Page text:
Definition of colloquial
- In colloquial English, "kind of" is often used for "somewhat" or "rather."
- a colloquial writer
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the new coworker's rudeness soon began—to use a colloquial expression—to rub me the wrong way
a colloquial essay on what makes a marriage successful
These example sentences are selected automatically from various online news sources to reflect current usage of the word 'colloquial.' Views expressed in the examples do not represent the opinion of Merriam-Webster or its editors. Send us feedback.
The noun colloquy was first used in English to refer to a conversation or dialogue, and when the adjective colloquial was formed from colloquy it had a similar focus. Over time, however, colloquial developed a more specific meaning related to language that is most suited to informal conversation - and it ultimately garnered an additional, disparaging implication of a style that seems too informal for a situation. Colloquy and colloquial trace back to the Latin verb colloqui, meaning "to converse." Colloqui in turn was formed by combining the prefix com- and loqui, "to speak." Other conversational descendants of loqui in English include "circumlocution," eloquent, loquacious, soliloquy, and ventriloquism.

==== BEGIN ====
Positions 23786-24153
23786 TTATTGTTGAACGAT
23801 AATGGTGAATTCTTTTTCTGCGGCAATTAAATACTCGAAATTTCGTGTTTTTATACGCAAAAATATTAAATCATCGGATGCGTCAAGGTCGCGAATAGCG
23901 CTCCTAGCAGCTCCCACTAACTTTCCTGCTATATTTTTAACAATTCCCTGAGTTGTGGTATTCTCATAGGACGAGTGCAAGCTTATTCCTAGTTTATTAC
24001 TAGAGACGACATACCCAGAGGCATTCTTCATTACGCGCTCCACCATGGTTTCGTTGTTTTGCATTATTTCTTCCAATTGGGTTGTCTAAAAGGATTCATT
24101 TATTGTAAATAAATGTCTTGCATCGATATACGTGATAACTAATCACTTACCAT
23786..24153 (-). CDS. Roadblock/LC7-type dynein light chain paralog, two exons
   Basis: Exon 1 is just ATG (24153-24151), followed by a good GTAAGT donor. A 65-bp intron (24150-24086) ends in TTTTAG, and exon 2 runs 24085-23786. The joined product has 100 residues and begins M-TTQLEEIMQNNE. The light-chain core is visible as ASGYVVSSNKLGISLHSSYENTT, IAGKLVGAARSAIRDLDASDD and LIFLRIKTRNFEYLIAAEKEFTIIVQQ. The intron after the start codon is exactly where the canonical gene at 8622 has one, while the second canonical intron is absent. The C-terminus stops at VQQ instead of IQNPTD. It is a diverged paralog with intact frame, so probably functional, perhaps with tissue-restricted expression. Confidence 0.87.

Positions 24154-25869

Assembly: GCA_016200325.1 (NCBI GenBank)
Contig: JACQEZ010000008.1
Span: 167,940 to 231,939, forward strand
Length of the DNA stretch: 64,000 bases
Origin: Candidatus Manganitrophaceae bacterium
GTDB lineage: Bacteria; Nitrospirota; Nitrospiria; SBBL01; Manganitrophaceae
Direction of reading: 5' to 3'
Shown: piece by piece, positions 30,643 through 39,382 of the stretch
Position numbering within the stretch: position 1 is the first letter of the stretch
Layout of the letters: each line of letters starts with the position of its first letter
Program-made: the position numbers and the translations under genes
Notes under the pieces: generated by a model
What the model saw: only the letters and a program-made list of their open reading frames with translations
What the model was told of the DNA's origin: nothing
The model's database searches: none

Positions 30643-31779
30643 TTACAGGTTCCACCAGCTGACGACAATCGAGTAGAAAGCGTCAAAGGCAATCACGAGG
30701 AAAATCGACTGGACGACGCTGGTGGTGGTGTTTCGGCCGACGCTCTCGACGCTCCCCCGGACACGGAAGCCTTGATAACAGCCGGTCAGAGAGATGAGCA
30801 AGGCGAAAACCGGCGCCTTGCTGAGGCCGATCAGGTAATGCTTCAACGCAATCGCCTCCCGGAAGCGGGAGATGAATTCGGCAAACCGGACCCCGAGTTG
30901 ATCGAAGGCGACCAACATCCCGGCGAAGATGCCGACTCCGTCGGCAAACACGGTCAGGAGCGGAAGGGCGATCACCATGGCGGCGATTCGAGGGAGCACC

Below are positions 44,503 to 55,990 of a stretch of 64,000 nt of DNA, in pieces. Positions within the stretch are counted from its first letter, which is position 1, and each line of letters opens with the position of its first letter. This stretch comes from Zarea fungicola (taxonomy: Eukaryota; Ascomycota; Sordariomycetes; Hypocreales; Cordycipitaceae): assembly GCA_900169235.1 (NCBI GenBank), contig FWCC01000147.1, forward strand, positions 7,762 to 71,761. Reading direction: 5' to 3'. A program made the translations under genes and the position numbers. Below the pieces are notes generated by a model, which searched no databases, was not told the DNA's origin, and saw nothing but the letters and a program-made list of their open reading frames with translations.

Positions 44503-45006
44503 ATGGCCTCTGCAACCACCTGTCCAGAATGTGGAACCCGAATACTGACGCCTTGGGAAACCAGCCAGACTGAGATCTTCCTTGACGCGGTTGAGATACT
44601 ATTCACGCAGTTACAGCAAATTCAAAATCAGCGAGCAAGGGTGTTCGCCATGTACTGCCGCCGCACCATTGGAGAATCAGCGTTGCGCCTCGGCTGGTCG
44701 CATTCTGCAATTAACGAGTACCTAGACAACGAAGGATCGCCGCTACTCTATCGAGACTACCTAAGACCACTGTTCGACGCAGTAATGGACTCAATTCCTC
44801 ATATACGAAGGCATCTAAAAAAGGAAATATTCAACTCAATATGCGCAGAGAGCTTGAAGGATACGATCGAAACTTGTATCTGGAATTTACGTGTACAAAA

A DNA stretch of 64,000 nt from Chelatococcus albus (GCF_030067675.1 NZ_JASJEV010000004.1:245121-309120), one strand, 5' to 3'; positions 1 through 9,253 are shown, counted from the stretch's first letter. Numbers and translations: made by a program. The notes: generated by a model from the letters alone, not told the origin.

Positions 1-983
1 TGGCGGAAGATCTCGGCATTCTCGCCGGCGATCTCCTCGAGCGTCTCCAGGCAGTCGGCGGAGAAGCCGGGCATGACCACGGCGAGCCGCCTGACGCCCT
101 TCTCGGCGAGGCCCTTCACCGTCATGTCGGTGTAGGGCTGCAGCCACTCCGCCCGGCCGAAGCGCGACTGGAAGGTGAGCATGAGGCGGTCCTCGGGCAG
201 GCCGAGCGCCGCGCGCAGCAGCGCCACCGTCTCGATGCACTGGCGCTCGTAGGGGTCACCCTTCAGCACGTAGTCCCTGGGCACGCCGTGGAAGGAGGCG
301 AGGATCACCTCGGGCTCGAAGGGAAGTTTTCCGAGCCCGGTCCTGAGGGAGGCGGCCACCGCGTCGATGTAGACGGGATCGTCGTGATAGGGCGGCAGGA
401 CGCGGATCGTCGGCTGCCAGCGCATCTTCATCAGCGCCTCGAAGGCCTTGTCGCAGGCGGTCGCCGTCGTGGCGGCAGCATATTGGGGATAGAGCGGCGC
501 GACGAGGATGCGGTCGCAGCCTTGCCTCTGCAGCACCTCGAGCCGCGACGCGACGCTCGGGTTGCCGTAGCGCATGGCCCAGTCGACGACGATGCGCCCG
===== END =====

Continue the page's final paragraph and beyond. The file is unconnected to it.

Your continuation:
: used when people are speaking in an informal way
: using an informal style
What made you want to look up colloquial? Please tell us where you read or heard it (including the quote, if possible).
to speak or write verbosely and windily
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